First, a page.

New Residence Hall Projects Slow as Procedures for Safely Housing Students Take Center Stage

by Katie Sloan

Each year public-private partnership development seems to hit a new milestone within the industry. Universities have come to realize the benefits of leveraging the expertise and funding options available to the private sector in order to create best-in-class, unique residence halls for their students.

While this continues to be true, 2020 has not been a banner year for new development on-campus. To the contrary, requests for proposals have nearly ground to a halt as the COVID-19 pandemic brought unforeseen challenges to university housing departments. 

Institutions were no longer focused on finding ways to bolster enrollment with newer, shinier housing projects. In the stead of those considerations came questions as basic as, “how do we allow students back into our residence halls without compromising their safety?” 

As universities continue to work on best practices for welcoming students back to campus after winter break, the industry is being held in a ‘wait-and-see’ period, according to Greg Blais, president of RISE: A Real Estate Company. And though the waiting is the hardest part — at least, according to Tom Petty — the student housing industry can take comfort in the fact that students have resolutely proven how much they value the traditional, on-campus experience.

“If the pandemic has taught us anything, it’s that the desire to be part of a community is as strong as ever,” says Jeff Turner, executive vice president at Brailsford & Dunlavey. “Most students and their parents recognize how critical on-campus living and housing are to social development and happiness.”

With students’ still desiring to be on-campus, and institutions wanting to have them on-campus, the momentum for new public-private developments is expected to return as 2021 progresses and the path out of the pandemic becomes more defined.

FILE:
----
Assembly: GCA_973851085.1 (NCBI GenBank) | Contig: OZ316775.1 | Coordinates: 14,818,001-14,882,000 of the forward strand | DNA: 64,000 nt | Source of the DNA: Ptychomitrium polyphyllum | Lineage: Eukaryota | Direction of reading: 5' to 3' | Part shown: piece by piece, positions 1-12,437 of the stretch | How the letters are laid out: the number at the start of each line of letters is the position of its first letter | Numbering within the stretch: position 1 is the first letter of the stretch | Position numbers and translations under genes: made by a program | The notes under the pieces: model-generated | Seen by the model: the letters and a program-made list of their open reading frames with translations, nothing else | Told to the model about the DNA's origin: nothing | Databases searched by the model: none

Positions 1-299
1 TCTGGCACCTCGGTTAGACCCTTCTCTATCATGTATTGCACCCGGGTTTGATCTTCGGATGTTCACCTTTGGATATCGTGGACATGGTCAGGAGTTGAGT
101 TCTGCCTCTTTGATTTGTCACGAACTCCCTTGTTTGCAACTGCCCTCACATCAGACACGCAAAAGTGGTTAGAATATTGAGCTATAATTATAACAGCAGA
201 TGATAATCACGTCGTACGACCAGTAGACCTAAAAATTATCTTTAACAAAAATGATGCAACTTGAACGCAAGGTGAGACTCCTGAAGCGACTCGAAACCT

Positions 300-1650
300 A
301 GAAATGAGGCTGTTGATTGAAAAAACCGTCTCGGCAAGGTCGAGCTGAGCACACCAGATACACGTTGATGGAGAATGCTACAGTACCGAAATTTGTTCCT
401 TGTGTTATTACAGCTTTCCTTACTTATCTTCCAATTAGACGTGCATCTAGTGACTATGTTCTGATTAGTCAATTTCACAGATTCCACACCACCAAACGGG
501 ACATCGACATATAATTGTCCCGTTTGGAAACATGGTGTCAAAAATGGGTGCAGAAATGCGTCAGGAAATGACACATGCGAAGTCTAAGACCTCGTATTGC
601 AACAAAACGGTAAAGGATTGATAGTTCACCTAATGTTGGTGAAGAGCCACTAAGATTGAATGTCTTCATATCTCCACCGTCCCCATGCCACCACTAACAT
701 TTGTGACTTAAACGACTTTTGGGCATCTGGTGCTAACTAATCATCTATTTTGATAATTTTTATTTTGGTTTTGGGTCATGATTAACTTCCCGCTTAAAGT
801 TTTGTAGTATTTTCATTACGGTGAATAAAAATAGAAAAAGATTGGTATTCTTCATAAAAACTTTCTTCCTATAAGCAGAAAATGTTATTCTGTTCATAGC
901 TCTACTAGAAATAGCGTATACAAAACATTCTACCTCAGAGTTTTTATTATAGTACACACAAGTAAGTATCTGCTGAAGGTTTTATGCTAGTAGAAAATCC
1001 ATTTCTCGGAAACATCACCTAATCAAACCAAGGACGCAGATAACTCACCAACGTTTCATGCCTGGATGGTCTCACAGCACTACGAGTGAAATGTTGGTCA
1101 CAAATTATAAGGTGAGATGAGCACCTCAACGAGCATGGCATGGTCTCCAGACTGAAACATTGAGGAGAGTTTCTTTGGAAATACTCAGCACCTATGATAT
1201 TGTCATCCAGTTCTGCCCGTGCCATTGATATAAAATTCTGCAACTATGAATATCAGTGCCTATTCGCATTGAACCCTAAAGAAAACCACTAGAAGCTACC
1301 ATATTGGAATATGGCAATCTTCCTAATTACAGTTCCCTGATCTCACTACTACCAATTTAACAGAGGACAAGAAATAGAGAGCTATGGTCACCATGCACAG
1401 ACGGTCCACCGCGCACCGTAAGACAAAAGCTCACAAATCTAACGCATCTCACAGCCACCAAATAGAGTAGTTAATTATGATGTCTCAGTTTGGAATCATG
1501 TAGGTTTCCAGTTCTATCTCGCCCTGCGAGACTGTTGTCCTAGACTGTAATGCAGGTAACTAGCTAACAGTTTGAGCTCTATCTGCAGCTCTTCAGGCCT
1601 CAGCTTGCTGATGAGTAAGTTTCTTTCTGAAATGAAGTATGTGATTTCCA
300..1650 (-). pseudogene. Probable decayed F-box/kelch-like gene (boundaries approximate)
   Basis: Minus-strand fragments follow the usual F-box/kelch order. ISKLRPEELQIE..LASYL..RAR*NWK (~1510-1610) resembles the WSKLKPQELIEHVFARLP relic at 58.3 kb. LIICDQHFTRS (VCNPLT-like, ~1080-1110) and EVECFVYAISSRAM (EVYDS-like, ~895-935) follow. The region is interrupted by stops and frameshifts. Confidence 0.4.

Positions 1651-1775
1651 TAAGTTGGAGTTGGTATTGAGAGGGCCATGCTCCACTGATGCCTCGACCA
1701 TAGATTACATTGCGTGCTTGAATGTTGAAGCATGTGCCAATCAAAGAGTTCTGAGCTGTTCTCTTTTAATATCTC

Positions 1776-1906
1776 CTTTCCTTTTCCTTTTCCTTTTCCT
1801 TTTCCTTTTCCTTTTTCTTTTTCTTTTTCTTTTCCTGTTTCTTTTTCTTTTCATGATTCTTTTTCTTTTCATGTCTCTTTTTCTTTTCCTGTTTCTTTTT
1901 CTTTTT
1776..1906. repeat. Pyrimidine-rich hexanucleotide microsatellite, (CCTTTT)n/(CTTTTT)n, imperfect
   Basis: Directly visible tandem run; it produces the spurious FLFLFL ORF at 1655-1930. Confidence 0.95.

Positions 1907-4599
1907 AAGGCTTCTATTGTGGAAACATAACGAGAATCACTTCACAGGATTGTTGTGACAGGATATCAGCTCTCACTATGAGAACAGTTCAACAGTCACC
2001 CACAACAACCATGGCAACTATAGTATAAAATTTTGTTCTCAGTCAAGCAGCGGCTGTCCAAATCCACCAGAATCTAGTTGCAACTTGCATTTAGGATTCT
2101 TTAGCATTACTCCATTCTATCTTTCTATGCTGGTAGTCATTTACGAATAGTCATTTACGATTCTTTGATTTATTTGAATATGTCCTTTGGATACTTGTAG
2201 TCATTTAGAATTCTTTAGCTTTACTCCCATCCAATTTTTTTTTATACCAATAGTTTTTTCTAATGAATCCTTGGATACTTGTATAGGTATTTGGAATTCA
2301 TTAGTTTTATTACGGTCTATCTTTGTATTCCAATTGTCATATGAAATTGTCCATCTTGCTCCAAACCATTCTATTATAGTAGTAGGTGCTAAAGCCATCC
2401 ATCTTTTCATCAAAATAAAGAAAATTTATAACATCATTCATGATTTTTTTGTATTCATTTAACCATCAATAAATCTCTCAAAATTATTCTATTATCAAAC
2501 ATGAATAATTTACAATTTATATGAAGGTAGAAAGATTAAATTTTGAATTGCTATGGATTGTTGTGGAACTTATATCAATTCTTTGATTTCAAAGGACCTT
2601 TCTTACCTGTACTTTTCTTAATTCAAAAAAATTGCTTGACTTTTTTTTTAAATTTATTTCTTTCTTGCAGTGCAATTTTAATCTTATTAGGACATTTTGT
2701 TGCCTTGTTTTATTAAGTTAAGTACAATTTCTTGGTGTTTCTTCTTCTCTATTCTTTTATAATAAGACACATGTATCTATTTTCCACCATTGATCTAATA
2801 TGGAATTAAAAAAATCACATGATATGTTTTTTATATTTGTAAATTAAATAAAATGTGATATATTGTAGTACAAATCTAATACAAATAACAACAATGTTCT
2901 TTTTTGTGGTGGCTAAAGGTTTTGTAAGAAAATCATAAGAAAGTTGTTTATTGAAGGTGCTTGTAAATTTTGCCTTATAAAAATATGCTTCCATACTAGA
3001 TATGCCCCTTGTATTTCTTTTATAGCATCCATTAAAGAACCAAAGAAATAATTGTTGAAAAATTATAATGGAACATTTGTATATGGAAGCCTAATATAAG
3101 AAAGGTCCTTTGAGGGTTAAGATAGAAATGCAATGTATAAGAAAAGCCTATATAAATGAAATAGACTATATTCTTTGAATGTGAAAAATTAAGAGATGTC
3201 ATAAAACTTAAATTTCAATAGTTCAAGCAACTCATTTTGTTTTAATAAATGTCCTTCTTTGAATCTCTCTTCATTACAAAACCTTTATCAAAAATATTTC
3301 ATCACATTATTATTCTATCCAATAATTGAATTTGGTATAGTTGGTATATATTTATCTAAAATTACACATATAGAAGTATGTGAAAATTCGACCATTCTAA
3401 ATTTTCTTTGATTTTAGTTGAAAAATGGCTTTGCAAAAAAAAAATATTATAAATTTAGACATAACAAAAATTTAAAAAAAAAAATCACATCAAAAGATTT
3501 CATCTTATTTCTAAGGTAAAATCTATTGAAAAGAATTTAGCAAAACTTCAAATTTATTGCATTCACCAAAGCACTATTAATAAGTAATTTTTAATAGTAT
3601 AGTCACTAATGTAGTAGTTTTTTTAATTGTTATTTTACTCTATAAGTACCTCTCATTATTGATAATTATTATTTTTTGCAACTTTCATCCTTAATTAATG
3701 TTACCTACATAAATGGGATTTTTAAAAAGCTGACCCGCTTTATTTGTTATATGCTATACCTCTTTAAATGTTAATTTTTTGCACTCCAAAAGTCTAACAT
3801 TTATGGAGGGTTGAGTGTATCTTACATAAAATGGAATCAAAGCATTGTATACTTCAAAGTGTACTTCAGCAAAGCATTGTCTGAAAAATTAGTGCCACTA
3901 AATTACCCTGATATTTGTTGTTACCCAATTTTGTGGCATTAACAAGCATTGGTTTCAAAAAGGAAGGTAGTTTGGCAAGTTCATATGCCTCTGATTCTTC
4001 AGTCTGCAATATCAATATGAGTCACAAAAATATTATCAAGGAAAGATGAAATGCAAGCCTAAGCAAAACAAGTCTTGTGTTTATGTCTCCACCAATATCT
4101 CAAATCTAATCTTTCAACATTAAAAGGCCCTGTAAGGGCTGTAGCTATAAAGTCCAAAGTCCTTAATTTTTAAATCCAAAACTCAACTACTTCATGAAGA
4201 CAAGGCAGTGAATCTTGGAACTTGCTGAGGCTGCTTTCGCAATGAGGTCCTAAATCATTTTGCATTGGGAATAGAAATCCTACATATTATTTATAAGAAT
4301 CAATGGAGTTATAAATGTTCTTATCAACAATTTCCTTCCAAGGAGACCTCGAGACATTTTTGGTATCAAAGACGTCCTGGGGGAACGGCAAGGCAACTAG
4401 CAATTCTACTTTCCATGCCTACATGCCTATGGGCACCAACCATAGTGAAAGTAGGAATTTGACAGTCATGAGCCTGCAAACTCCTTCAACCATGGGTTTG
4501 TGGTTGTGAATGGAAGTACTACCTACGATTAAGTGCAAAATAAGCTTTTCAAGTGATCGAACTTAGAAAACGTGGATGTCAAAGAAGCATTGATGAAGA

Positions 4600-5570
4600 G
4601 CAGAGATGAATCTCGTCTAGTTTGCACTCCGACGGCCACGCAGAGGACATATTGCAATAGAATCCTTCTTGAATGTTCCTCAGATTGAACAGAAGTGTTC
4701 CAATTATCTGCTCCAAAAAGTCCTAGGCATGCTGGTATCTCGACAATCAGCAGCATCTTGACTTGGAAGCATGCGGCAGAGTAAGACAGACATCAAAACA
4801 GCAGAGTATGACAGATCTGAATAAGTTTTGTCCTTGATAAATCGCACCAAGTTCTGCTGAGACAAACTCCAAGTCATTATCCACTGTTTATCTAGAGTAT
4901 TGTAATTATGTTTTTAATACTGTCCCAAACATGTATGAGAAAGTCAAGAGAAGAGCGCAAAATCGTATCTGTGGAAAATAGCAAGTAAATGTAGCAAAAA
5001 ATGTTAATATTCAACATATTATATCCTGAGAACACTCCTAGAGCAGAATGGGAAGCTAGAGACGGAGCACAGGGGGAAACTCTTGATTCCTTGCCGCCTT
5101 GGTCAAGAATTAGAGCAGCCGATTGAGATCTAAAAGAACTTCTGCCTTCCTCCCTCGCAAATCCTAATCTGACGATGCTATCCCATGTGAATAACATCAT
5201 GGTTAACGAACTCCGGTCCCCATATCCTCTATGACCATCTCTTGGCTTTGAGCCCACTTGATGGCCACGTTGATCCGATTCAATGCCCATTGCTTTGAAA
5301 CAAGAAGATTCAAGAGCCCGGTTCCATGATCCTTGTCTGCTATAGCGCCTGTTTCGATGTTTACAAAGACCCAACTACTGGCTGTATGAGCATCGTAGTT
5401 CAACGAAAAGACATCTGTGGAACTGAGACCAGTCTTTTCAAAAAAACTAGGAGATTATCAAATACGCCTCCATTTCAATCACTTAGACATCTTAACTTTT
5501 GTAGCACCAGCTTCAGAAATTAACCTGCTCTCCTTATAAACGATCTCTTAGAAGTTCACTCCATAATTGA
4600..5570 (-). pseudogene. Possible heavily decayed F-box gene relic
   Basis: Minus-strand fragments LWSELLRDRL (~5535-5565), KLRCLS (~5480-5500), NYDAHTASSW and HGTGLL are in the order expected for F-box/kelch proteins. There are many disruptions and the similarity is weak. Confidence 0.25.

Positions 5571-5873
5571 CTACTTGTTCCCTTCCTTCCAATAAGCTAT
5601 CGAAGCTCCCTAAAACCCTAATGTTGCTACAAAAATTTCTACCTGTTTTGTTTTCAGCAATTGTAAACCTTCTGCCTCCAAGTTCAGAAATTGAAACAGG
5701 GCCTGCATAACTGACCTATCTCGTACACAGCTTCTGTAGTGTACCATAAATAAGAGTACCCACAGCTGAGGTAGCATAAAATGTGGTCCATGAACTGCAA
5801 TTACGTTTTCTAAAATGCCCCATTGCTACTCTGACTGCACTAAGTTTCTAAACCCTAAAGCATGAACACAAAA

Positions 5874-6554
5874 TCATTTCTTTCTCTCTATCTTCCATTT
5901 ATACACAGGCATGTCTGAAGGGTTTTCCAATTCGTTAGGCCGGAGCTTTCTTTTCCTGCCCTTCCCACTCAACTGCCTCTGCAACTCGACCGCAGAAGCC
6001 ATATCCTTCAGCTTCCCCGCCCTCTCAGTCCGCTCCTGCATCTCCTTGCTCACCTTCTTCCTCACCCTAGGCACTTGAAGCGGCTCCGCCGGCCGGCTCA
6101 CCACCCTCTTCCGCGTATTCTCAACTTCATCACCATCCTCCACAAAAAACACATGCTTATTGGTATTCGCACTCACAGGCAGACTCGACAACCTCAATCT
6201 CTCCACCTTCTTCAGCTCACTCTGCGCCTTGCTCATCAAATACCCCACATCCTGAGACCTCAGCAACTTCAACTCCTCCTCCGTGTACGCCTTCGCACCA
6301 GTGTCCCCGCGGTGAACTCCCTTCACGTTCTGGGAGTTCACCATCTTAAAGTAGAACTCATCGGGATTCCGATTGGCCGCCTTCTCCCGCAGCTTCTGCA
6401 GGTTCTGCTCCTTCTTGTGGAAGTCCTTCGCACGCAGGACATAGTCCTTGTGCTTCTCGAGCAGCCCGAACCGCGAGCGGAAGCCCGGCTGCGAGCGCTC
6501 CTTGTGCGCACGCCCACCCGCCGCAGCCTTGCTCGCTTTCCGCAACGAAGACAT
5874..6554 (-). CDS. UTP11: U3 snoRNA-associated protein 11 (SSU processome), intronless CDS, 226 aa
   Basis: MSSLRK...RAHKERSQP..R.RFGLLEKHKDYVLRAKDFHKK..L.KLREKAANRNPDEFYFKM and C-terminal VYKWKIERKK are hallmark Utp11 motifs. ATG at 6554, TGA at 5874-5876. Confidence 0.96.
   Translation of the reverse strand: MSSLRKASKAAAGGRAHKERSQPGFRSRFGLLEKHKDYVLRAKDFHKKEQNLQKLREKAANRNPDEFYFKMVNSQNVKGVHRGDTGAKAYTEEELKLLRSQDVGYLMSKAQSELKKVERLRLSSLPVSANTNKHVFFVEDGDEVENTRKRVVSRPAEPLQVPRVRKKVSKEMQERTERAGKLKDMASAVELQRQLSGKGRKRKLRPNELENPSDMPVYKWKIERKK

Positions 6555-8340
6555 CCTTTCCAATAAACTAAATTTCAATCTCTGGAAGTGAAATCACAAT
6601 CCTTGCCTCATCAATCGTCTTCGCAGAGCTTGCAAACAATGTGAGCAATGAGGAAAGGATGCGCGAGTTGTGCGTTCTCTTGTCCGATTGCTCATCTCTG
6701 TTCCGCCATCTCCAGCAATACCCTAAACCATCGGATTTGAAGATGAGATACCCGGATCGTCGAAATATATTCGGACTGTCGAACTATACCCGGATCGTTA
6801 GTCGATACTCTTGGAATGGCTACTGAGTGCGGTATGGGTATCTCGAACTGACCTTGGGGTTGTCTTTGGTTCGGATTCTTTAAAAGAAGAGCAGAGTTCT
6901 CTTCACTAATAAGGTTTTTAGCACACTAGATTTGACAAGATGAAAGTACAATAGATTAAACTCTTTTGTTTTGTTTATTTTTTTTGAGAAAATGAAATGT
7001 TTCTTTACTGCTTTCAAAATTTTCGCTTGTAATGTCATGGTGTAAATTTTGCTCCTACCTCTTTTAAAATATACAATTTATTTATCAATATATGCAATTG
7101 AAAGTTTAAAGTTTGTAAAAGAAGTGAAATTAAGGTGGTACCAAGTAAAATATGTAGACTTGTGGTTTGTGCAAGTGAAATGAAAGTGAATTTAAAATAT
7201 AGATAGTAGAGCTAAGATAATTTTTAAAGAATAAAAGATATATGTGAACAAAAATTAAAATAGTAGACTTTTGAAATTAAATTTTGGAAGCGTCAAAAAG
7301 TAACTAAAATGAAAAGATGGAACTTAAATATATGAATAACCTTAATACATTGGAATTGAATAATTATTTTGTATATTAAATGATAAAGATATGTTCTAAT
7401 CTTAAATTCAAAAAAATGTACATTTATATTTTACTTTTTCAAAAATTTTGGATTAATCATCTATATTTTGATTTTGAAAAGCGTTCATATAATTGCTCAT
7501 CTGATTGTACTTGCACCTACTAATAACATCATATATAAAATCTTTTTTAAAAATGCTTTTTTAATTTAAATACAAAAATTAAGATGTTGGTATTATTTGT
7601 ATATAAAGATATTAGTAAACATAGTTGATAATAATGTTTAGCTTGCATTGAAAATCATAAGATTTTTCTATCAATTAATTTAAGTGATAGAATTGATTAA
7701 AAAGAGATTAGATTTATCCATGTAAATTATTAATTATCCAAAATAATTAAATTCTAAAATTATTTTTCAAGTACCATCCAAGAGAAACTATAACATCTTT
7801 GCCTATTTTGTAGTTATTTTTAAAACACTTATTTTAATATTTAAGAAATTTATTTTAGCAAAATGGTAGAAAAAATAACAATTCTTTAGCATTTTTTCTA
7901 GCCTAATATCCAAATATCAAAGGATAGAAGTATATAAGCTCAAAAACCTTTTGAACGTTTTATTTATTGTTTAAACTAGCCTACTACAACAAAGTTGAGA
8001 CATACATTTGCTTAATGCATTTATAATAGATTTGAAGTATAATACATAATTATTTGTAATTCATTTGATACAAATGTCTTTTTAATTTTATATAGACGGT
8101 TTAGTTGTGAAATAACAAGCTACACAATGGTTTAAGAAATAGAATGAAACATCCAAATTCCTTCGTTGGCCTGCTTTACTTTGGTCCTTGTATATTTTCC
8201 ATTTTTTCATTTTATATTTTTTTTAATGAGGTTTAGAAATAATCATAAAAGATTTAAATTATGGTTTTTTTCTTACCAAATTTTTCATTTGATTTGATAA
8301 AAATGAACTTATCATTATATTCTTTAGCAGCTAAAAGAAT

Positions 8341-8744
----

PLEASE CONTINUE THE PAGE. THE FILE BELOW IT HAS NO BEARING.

COVID’s Impact on Development/Design

For the most part, projects already underway at the start of the pandemic were able to move forward without delay. “Generally speaking, we are proud to say that our construction activities moved forward without material delays and resulted in on-time deliveries,” says Jamie Wilhelm, executive vice president of public-private partnerships at American Campus Communities. 

“We experienced modest interruptions on a couple of projects where state and local government agencies required COVID-19-related construction stoppage or delays, and some of our predevelopment activities have been impacted as our university partners were focused on developing the necessary infrastructure and implementing the proper protocols to welcome students back to campus this fall,” he continues. “While this has resulted in some temporary suspensions or slows, we expect pre-development and procurement activity to regain momentum after campuses welcome back students for the spring semester.”

And while student wellness has always been top of mind for developers and universities, the COVID-19 pandemic has increased the value of empirically-informed design strategies focused on increasing health, wellness and performance, according to Amy Aponte, vice president at Balfour Beatty Campus Solutions. “Systems that increase outside air, reduce carbon dioxide levels and remove particulates are getting a stronger look due to their value over time,“ she says. 

Due in part to heightened attention to student safety, Blais notes that increased demand is being seen for the development of suite-style units in order to accommodate better social distancing. This movement is also accelerating a trend that has been growing in the industry for many years — the shift away from large communal bathrooms.

“The traditional residence hall with community bathrooms has been challenged during the pandemic with many of them having been closed or operated with a significantly lower physical occupancy,” says Wilhelm. “Consumer demand for traditional residence halls with community bathrooms is below that for modern suite-style or apartment configurations.”

“Even prior to COVID-19, unit types were moving away from community-style bathrooms, in favor of in-unit bathrooms for first-year student housing,” echoes Jared Everett, managing director of university partnerships at Greystar. “COVID will likely accelerate this trend. Some schools with high occupancy units — like those housing three students — will likely need to develop additional student housing in order to de-densify, but I am not sure that double-occupancy rooms will ever go away. It is a key tool for offering more affordable housing, and that demand will continue to be a core need for students.”

The shift towards apartment-style units is also being driven by increasing demand for housing that is geared towards upperclassmen, graduate students and even faculty, according to Everett.